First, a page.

IDF's post-traumatic stress sufferers get better therapy

Defense Ministry-appointed team presents unique model and guidelines for treating soldiers.

IDF soldier nablus 298 (photo credit: AP)
IDF soldier nablus 298
(photo credit: AP)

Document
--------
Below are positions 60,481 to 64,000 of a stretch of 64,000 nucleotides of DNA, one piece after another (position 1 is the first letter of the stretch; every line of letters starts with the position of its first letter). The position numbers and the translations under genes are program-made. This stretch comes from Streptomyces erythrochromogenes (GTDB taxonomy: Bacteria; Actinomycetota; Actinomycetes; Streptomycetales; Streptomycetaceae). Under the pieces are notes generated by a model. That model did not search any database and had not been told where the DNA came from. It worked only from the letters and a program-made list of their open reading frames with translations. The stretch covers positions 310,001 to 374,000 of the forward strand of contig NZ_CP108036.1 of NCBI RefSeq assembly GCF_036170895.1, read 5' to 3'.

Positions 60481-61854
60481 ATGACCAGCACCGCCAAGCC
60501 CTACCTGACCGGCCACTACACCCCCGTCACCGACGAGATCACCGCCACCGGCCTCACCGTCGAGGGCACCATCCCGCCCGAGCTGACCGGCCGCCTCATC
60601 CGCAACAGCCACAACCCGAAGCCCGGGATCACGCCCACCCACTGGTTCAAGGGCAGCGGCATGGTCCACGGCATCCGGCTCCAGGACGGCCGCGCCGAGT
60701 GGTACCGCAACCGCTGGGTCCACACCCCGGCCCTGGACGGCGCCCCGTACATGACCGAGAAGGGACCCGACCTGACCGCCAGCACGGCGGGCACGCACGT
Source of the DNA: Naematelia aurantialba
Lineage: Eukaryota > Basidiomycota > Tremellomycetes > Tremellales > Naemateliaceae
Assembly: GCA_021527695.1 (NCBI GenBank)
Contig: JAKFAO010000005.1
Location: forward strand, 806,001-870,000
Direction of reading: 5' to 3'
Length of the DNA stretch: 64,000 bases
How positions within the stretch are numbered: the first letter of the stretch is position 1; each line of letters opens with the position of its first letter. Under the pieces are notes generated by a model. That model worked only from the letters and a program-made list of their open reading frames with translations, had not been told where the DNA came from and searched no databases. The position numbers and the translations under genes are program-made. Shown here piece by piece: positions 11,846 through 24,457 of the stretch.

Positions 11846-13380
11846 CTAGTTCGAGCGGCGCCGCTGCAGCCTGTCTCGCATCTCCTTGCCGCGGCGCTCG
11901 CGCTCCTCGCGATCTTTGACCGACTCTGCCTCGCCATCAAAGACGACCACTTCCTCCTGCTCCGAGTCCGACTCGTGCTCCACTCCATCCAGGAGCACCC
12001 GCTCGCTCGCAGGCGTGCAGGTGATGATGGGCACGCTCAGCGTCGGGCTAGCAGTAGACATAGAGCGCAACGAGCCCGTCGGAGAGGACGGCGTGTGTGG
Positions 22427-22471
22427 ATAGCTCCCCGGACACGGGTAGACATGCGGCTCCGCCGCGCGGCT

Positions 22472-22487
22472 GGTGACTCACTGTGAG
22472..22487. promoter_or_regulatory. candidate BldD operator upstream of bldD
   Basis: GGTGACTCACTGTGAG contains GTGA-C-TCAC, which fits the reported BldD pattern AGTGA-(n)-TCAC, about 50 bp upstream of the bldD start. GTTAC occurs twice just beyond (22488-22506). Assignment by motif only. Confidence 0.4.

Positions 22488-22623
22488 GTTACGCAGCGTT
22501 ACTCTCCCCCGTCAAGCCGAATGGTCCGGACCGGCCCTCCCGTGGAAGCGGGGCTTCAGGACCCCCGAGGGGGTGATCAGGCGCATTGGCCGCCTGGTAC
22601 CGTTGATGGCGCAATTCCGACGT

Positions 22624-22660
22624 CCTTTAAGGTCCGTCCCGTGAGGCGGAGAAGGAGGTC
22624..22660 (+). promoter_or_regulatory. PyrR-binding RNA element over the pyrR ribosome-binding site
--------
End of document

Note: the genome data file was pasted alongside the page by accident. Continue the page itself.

Years - or even decades - of treatment for Israel Defense Forces veterans with chronic post-traumatic stress syndrome (PTSD) have not cured them or made them significantly better, despite a huge Defense Ministry investment in their treatment, says Prof. Arieh Shalev, chief of the psychiatry department at Hadassah University Medical Center in Ein Kerem, Jerusalem, and one of the world's leading experts in PTSD. This is because until the past decade, there was no medical evidence on what actually helps or who can benefit from the various treatments, Shalev told The Jerusalem Post on Thursday, when the team appointed by Defense Ministry's rehabilitation branch to deal with this issue last year presented a unique model and guidelines for treating veterans and current soldiers suffering from PTSD at Ramat Efal. The Hadassah psychiatrist spent years in the IDF, has worked with PTSD patients and even developed a simple blood test that can identify people very recently exposed to trauma who are likely to get PTSD. He was a partner in the ministry-appointed team, headed by Ze'ev Waisman and Dr. Dan Dolfin of the rehabilitation department. There are some 2,500 Israeli veterans suffering from PTSD due to traumatic experiences incurred during their military service. The team prepared scientific guidelines for the treatment of older PTSD victims as well as survivors of recent traumatic events in the military. The ministry, he said, has set up a Web site for professionals who can view the guidelines, ask questions and report on their progress in treating patients according to these recommendations. "Until the last 10 or 12 years, there was no systematic handling of IDF veterans with PTSD; they received all kinds of care according to the state of the art‚ treatments from 20 years ago, whether they were effective or not," he noted. "We spent a year collecting data and [discussing] our experiences, and conducted a survey of affected veterans that showed they did not improve over time but just underwent maintenance‚ to keep them going. That is good, but it is not curative, only supportive." Among the "treatments" that were not effective for this condition is long-term psychodynamic psychotherapy, said Shalev, noting that given on a weekly basis, it was very expensive. "The veterans did at least feel that they had somebody to talk to, but it didn't change their condition. The ministry felt obligated to supply it," he said Today, however, there are active treatments, especially for those freshly traumatized, including cognitive therapy and medications such as antidepressants called selective serotonin re-uptake inhibitors (SSRIs) that have been proven effective in many cases. Tranquilizers were given in the past, but they did not treat the problem and often worsened it, insisted Shalev. "No one treatment works for everybody. Short-term psychotherapy should be tried, but it doesn't always prove successful. Cognitive behavioral therapy, in which patients are gradually exposed to a traumatic trigger they experienced, could be effective, but it could also make things much worse," he said. With the team's new guidelines, "the ministry now has a tool to document progress and see if what it's spending is worth the money. The ministry's rehabilitation branch didn't know how to assess effectiveness. "Only 18 months ago were PTSD treatment guidelines issued in Australia, and in the US a few years ago, but these have to be updated," said Shalev. "We hope our guidelines will be adopted by the National Insurance Institute and other bodies."